All of the block quotes here come from Ursula Thiess’ book “…but I have promises to keep. My Life Before, With & After Robert Taylor, 2007. The page numbers appear after the quotation. Although I usually refer to people formally on this blog, using Mr., Ms. etc., in this case it seemed more appropriate to call Mr. and Mrs. Taylor by their first names.
“He walked into my life with a slight emotional limp. His divorce from Barbara Stanwyck, only recently finalized, still filled him with guilt and regrets.” This is how Ursula Thiess, a beautiful model and actress, describes Robert Taylor, her future husband. Robert Taylor had been badly burned by the divorce. Although he wanted it, it left him alone as most of his and Barbara Stanwyck’s friends took her part.
Bob Taylor was not a man to brag or expect people to recognize him. Arriving at Ursula’s door for their first date he held out his hand and said “I’m Bob Taylor” as though she didn’t know. He took her to the Coconut Grove. She was literally swept off her feet.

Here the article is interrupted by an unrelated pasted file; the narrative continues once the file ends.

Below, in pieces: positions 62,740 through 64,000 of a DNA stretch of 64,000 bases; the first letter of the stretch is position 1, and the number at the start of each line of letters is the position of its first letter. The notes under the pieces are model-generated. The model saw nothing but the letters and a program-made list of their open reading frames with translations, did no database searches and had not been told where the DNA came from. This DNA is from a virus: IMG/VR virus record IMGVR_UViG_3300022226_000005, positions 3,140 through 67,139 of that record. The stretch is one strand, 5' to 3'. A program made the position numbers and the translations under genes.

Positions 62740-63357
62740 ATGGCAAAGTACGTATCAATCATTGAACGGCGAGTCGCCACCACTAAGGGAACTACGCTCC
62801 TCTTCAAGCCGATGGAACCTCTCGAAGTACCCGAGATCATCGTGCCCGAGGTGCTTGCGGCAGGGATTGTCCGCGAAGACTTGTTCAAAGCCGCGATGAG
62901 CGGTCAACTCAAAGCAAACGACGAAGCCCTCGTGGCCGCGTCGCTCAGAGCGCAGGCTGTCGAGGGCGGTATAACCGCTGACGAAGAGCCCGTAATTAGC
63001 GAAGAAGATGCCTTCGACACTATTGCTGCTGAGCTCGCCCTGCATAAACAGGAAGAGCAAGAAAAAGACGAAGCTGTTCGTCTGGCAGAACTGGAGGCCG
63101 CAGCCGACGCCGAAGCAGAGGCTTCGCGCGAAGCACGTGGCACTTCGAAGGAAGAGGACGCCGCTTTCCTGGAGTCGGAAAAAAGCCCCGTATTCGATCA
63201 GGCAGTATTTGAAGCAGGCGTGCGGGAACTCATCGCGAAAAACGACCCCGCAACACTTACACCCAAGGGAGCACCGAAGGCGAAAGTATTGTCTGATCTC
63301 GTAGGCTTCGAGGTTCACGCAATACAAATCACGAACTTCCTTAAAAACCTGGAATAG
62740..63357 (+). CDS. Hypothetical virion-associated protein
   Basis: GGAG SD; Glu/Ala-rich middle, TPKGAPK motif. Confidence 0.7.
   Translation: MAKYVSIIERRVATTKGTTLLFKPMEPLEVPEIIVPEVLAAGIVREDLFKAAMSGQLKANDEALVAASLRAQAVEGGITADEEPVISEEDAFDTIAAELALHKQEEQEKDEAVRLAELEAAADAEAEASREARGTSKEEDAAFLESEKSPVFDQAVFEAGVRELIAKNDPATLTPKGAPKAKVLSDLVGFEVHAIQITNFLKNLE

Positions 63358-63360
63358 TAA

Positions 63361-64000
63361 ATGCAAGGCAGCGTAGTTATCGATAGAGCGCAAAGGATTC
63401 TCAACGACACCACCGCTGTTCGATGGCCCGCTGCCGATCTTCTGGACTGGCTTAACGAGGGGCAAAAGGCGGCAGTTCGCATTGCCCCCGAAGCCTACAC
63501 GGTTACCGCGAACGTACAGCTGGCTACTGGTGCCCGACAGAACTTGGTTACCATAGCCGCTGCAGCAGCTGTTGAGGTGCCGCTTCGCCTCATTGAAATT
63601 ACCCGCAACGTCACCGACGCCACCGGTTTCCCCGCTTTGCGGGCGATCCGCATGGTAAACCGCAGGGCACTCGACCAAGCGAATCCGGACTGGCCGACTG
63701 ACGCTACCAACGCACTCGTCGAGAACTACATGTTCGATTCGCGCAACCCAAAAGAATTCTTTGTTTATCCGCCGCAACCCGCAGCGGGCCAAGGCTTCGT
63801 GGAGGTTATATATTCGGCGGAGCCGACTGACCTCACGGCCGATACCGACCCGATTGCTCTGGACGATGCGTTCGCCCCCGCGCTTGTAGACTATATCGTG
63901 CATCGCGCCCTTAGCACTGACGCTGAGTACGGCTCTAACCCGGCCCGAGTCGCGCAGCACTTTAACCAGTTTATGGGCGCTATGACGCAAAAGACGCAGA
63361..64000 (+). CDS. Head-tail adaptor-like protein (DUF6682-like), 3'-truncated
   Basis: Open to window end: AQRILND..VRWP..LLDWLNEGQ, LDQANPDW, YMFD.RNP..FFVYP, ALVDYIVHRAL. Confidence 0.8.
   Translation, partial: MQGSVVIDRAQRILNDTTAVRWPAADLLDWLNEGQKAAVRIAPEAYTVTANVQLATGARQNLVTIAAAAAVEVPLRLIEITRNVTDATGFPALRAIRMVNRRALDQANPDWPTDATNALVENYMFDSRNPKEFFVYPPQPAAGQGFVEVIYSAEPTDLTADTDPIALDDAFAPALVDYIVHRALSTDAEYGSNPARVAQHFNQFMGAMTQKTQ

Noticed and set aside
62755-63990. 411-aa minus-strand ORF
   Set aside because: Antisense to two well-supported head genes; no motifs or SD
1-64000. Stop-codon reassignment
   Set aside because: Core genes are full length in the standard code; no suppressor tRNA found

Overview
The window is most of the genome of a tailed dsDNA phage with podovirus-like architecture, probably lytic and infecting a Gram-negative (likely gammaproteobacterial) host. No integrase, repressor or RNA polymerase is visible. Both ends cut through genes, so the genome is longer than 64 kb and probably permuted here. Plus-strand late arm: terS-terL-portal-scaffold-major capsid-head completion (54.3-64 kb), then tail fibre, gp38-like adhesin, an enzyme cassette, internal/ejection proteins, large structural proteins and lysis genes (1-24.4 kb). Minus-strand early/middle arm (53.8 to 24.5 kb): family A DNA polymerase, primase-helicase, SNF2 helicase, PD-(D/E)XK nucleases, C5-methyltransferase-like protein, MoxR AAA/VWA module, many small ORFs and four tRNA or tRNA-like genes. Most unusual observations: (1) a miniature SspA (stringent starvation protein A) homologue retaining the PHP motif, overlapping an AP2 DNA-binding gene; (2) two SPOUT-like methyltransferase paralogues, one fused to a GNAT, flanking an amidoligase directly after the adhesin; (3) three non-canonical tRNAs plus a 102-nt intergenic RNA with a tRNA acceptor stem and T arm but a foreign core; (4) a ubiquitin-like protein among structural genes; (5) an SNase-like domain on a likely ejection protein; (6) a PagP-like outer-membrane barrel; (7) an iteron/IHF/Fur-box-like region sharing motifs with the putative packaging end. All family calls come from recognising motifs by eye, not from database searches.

“Sometime during the evening, Bob invited me to the dance floor. I felt myself elevated into seventh heaven, for there he was—holding me in his arms, allowing my fantasies to take me above and beyond….What attracted me most to him and made him so easy to be with, was his down-to-earth, unassuming manner and his beautiful searching blue eyes, which were the open windows to his incredible sex appeal.” (60-61)
Ursula was in love but Bob was reluctant to commit himself and continued to date other women including Barbara Stanwyck. The marriage proposal that Ursula wanted was not forthcoming although they continued to see each other regularly.
“As time went on, our romance blossomed. Bob was the greatest lover—patient, sensitive and totally tuned in to his partner’s needs.. The type of lover every woman dreams about, but seldom experiences.” Bob Taylor’s comment was “she can cook, too.” (62)
Bob left for England to film Knights of the Round Table in 1953. While in England Bob Taylor wrote to Ursula every other day, a habit he kept up while on location for the rest of his life. He had always found it easier to communicate on paper than in person.
Despite the constant letter writing, when he returned from England, Bob Taylor didn’t seem any more commitment minded than he had before.